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The Elusive Goal of Impartiality

Iowa Law Review, Vol. 97, No. 1, 2011

Southwestern Law School Working Paper No. 1131

34 Pages Posted: 30 Aug 2011 Last revised: 3 May 2015

Debra Lyn Bassett

Southwestern Law School

Rex Perschbacher

University of California, Davis - School of Law

Date Written: August 29, 2011

Abstract

Over the past ten years, the topic of judicial recusal has received increased attention in virtually every quarter – in the media, in the legal commentary, and even in Congress. The reason for this surge in interest is not due to recent changes in the applicable recusal standards or enhanced investigative reporting, but rather largely appears to be the result of inadequate attention to – or perhaps in some cases, arrogance or callous disregard for – the recusal standards, exacerbated by procedural deficiencies that prevent the recusal rules from being fully effective. This Article seeks to identify the flaws with the current approach to judicial recusal, and then offers a four-step proposal for restoring faith in the judiciary.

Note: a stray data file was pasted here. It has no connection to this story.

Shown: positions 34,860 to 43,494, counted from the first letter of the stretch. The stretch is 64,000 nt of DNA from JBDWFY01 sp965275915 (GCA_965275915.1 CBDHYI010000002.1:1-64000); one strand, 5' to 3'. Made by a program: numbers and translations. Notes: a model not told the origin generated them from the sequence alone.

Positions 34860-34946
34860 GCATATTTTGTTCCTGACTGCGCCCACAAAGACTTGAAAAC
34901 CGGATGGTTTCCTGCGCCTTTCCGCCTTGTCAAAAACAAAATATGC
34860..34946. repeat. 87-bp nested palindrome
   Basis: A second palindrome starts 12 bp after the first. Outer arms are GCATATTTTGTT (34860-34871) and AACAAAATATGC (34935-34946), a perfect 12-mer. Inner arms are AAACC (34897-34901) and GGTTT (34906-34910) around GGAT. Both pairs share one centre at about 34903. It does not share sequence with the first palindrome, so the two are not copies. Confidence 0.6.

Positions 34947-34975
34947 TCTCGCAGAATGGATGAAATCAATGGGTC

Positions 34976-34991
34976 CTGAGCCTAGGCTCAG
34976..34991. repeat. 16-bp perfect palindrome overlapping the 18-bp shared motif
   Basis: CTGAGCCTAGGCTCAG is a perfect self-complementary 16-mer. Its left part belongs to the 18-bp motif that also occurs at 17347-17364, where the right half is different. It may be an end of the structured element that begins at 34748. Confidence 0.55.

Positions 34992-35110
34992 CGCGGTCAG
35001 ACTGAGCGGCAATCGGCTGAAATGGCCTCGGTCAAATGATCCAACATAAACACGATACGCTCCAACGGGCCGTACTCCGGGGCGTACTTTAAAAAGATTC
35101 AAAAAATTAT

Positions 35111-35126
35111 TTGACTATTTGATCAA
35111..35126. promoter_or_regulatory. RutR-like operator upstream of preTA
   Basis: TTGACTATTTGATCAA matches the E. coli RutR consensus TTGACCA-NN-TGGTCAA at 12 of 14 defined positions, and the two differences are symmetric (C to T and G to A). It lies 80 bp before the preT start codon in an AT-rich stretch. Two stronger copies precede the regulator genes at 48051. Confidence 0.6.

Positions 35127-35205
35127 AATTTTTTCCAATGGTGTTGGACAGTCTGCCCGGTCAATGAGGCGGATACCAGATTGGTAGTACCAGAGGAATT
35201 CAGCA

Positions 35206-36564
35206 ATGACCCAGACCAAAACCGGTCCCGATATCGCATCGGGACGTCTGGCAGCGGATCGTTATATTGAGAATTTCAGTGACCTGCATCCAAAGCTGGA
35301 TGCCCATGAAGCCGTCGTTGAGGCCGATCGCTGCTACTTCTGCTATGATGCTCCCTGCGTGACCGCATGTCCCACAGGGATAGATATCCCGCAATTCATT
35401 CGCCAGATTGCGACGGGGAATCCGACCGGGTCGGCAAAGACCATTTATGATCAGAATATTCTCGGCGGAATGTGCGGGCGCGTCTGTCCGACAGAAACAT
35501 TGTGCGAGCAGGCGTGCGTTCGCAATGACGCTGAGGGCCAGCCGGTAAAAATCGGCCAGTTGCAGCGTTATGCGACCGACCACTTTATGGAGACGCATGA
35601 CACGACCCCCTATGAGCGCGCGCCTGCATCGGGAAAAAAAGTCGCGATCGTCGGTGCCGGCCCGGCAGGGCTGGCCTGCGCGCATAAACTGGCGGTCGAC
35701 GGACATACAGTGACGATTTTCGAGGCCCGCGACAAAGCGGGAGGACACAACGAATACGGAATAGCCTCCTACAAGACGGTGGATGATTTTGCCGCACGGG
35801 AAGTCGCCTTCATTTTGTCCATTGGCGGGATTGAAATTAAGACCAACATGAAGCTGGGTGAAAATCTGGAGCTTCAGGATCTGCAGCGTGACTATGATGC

Keywords: judicial recusal, judicial disqualification, legal ethics

Suggested Citation

Bassett, Debra Lyn and Perschbacher, Rex, The Elusive Goal of Impartiality (August 29, 2011). Southwestern Law School Working Paper No. 1131. Available at SSRN: https://ssrn.com/abstract=1919252

Debra Bassett (Contact Author)

Southwestern Law School ( email )

3050 Wilshire Blvd.
Los Angeles, CA 90010
United States

Rex Perschbacher

University of California, Davis - School of Law ( email )

Martin Luther King, Jr. Hall
Davis, CA CA 95616-5201
United States

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